“Group therapy is a great choice for many people, as you can receive the benefit of therapy paired with the peer support of interacting with others who share similar problems and struggles,” says Patterson. “People in group therapy settings like how they can gain different types of feedback from the therapist and other group members.”
Online therapy can be effective for various issues. “There is some scientific research that indicates online therapy is just as effective as in-person therapy,” says Fuller. “Group therapy has also been shown to be incredibly effective for anxiety, depression, anger, self-injury, and eating disorders.”
It’s also worth noting that online group therapy might be a cost-effective option for anyone who is unsure if they can afford treatment.
Grouport specializes in online group therapy, making it the first stop for anyone looking to join a virtual group session. Each group has no more than 12 members, and is led by a licensed therapist.
7 Cups of Tea provides a plethora of options when it comes to choosing a therapist, exploring online group therapy, or joining a peer-to-peer support group. It offers “affordable” and “confidential online therapy” for everything from grief to PTSD to social anxiety to sexual health.
BetterHelp starts by asking a series of questions, which aid in pairing up a patient with the therapist or therapies that will best suit them. Therapy plans cost between $60 to $90 per week, and sessions can take place by video chat, phone, or chat room.
Turn2Me is based in Ireland but open to anyone around the world. While the site provides a large amount of free online support groups, private sessions with professional therapists are also available.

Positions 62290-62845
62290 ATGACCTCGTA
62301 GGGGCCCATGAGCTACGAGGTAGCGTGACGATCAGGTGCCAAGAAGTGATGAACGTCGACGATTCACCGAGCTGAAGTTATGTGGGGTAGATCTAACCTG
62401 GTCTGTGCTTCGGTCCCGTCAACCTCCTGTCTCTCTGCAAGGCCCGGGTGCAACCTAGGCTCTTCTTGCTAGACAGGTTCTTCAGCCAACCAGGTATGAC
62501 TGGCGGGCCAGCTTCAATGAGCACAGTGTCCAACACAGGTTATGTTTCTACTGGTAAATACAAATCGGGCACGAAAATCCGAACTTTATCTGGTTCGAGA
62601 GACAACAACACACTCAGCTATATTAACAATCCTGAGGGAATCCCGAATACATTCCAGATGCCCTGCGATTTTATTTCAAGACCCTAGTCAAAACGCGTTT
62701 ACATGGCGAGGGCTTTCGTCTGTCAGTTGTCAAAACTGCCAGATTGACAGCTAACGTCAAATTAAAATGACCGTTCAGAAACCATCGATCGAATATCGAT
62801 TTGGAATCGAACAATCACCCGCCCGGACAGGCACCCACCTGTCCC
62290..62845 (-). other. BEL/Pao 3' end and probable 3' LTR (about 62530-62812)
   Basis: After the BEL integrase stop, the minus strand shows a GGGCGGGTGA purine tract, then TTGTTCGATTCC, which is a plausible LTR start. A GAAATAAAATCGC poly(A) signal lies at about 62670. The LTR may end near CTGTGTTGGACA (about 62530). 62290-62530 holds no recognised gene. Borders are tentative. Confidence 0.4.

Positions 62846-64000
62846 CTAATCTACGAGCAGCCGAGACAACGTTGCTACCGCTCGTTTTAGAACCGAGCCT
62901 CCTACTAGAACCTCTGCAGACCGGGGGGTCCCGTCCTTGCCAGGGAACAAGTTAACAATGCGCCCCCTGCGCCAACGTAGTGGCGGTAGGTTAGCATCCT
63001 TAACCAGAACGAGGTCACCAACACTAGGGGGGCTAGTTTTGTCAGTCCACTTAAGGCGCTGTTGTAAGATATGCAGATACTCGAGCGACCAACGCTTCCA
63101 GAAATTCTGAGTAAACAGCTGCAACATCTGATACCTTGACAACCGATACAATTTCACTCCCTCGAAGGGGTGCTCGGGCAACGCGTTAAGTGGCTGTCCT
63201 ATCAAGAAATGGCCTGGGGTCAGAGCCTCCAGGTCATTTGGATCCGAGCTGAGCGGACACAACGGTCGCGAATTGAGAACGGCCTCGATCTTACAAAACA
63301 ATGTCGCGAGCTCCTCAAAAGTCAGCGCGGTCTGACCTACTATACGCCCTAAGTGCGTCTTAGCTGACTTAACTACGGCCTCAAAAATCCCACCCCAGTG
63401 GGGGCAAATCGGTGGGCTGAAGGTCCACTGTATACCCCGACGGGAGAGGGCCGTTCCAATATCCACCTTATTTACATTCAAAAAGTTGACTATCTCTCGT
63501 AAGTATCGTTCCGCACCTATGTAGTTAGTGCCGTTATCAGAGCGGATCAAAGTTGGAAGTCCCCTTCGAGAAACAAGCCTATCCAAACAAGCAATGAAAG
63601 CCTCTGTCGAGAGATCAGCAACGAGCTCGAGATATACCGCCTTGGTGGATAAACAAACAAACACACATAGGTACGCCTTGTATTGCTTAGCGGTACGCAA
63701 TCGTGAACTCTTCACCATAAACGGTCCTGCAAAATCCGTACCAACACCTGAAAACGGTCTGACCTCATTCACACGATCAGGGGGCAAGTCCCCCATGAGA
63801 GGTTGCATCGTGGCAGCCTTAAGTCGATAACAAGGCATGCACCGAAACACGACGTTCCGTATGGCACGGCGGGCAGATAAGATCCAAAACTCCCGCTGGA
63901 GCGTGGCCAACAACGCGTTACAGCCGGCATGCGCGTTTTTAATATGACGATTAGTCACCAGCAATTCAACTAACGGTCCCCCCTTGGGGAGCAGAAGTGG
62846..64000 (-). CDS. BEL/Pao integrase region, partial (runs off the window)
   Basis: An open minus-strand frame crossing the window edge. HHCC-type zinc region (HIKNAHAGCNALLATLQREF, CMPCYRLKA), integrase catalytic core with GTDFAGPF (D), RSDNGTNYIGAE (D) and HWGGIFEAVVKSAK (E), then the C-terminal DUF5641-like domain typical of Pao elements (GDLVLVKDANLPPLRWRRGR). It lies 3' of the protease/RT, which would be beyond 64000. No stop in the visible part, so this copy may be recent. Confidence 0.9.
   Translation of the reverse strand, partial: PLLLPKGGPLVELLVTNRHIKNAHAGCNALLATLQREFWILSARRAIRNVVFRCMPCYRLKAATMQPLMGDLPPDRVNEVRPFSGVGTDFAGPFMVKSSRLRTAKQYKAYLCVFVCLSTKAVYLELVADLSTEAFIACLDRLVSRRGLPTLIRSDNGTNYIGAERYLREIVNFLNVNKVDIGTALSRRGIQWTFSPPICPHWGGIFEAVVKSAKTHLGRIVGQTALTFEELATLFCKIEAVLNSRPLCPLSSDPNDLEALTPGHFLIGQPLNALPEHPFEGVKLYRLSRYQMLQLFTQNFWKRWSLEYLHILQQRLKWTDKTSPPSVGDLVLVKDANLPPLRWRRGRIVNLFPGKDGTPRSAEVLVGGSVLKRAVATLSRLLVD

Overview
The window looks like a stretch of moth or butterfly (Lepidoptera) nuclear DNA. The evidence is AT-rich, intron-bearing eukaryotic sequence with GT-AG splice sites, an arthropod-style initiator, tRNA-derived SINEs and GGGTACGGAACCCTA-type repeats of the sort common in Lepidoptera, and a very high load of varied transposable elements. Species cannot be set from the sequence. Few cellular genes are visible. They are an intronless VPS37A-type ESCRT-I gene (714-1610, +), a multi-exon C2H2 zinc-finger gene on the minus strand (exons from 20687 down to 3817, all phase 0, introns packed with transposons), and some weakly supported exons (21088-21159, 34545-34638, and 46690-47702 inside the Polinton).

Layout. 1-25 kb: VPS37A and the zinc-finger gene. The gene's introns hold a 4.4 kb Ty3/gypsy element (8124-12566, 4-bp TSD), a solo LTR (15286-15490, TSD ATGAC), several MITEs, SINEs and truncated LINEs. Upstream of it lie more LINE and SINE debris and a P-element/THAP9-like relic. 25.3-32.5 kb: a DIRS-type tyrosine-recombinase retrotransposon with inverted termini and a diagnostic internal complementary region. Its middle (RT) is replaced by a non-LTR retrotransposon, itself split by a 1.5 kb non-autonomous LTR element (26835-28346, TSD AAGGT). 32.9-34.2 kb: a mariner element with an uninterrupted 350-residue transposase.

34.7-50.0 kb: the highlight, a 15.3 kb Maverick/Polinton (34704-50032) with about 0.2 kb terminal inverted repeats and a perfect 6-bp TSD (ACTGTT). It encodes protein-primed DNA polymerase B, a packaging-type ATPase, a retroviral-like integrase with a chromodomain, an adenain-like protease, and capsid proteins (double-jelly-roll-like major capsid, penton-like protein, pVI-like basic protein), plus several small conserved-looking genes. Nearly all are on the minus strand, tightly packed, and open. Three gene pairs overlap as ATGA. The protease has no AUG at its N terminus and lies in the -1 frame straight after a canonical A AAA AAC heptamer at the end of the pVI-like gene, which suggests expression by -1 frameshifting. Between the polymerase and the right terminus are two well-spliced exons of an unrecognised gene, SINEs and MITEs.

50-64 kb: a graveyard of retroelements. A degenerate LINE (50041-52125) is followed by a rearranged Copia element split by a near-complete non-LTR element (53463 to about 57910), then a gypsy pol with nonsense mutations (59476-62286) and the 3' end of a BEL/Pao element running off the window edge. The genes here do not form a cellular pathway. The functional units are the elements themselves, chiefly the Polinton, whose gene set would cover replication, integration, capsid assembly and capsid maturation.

Talkspacehas over 1 million users, making it a popular choice for online therapy. Endorsed by celebrities like Demi Lovato, Talk Space offers individual or group therapy, and allows patients to message their therapists 24/7, or as needed.
Good Therapy is a large database of therapists and professionals, as well as rehab and residential treatment centers. It also provides detailed mental health resources, so if you’re not quite ready for online group therapy, you can do some research at your own pace.
TherapyTribe is another great resource if you’re looking for a therapy group, or simply want to find out what your options are. It includes a free online support community available to all, plus help finding the right therapist.
MDLive is billed as “trusted, affordable therapy for just $108 per session.” Licensed therapists can be available for an appointment within days, and can advise on a range of topics, including postpartum depression, parenting issues, stress management, and relationship issues.
My Online Therapy is an online-only therapy service, providing access to qualified psychologists via video chat, with individualized therapeutic models available.
Catalyss Counseling offers regular online therapy groups you can sign up for. Current specialized sessions include a “meaningful connections group,” and both men’s and women’s support groups.
Online group therapy has many benefits. Whether you’re new to therapy or a therapy stalwart, meeting virtually could be a good addition to your current schedule. From finding support in the other attendees and learning from their experiences, to understanding yourself better with the help of a licensed professional, online therapy gives you the freedom to access treatment from your home.
Amy Mackelden is the weekend editor at Harper’s BAZAAR, and her bylines include Cosmopolitan, Marie Claire, ELLE, The Independent, Nicki Swift, Bustle, xoJane, and HelloGiggles. She’s written about health for MS Society, MS Trust, The Checkup, The Paper Gown, Folks, HelloFlo, Greatist, and Byrdie. She has an unhealthy love for the “Saw” movies and previously spent all her money on Kylie Cosmetics. Find her on Instagram.